Most LDAs have developed IM plans that incorporate IM policy suite requirements.

Most LDAs have begun implementing their plans with departmental IM policies that address the government-wide electronic recordkeeping strategy. LDAs have also established champions or IM practitioners who are in positions to inform senior management of risks to IM activities. Management of electronic information has been recognized government-wide as a risk to operational efficiency, and LDAs have recognized the growing risk of insufficient electronic recordkeeping practices. IM requirements and risks are formally discussed by senior management. As significant IM priorities arise that require additional resources, it will be important for LDAs to incorporate these requirements into overall departmental planning activities.

IM practitioners are not monitoring the implementation of their plans.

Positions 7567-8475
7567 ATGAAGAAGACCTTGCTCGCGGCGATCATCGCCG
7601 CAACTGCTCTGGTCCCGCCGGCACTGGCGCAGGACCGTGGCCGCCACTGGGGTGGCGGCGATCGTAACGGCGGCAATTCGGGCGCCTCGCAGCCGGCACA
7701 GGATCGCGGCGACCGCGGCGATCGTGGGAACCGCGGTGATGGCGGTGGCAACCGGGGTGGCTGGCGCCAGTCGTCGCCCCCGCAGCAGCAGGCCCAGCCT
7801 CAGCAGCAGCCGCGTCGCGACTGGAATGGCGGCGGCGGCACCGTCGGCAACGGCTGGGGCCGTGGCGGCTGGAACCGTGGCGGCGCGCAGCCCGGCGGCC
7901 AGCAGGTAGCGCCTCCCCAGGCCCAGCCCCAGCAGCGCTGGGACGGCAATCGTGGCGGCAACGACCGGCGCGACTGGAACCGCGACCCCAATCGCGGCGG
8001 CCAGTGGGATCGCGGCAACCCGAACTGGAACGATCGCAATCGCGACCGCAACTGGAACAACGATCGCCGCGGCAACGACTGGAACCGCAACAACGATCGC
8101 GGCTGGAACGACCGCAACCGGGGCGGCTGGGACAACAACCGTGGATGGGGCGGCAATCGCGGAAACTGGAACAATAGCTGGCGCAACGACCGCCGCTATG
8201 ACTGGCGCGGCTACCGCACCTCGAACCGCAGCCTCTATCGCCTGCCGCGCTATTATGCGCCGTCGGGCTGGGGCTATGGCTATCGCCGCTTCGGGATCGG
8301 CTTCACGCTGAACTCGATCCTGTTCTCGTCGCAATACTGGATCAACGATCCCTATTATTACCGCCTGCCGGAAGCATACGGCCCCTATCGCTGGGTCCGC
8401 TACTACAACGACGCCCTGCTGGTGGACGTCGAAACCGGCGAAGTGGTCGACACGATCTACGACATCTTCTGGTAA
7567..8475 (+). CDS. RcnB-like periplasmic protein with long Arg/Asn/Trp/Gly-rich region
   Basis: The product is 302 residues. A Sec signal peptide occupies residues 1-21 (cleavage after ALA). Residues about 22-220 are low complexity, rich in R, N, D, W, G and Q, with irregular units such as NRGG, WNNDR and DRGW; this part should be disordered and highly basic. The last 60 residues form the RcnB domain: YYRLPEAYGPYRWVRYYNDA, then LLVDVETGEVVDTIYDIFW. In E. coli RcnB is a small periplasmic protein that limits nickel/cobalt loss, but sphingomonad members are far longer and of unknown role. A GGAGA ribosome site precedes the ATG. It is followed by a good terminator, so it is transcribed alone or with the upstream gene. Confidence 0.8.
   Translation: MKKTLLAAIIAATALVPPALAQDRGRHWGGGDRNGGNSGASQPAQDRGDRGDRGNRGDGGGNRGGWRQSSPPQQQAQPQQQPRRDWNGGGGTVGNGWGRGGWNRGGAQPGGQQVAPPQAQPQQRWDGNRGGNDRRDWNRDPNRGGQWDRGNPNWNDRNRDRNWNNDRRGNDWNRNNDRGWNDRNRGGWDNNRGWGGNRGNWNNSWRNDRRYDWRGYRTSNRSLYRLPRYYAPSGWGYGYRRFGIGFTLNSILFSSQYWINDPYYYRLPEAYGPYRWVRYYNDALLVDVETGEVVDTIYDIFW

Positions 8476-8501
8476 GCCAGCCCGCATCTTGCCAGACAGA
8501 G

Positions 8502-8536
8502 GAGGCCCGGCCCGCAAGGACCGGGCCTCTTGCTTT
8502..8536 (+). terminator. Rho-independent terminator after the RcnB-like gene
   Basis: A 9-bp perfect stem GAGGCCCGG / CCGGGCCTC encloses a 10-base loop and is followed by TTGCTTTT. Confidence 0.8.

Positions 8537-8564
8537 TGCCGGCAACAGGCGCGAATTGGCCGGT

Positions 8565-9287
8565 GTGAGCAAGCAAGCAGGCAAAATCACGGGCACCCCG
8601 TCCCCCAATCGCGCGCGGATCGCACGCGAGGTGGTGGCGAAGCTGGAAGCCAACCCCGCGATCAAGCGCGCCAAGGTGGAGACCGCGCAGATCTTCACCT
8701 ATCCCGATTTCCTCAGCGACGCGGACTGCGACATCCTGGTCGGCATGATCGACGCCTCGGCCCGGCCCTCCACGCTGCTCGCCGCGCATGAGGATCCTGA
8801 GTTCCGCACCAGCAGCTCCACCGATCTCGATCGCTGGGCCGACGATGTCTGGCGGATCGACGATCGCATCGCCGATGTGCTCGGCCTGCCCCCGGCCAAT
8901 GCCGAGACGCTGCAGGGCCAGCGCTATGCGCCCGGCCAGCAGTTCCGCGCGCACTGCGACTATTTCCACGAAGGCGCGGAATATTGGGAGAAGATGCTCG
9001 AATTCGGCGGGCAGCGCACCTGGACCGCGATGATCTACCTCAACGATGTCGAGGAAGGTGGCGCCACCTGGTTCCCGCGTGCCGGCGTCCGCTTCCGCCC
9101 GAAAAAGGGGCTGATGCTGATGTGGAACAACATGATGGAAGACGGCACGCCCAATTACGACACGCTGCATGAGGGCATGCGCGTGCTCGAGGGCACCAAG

Most LDAs have not yet developed performance indicators to measure and monitor the progress of implementation in relation to their IM plans. While overall objectives for strategy implementation have been identified in most LDAs, activities that have established timelines have yet to be elaborated. As a result, IM practitioners are not able to assess the effectiveness of their activities, nor can they demonstrate their effectiveness to senior management.

An example of a performance indicator is the completion of identification of information that has business value within each departmental unit and the resulting retention and disposition processes. This could be measured as a percentage of completion of developing formal processes and could be compared across business units within a department.

  1. LDAs should develop performance indicators to assist in monitoring the implementation of their IM plans.

Finding 2: Retaining Information That Has Business Value

Most LDAs have not yet developed a framework for identifying and managing information of business value.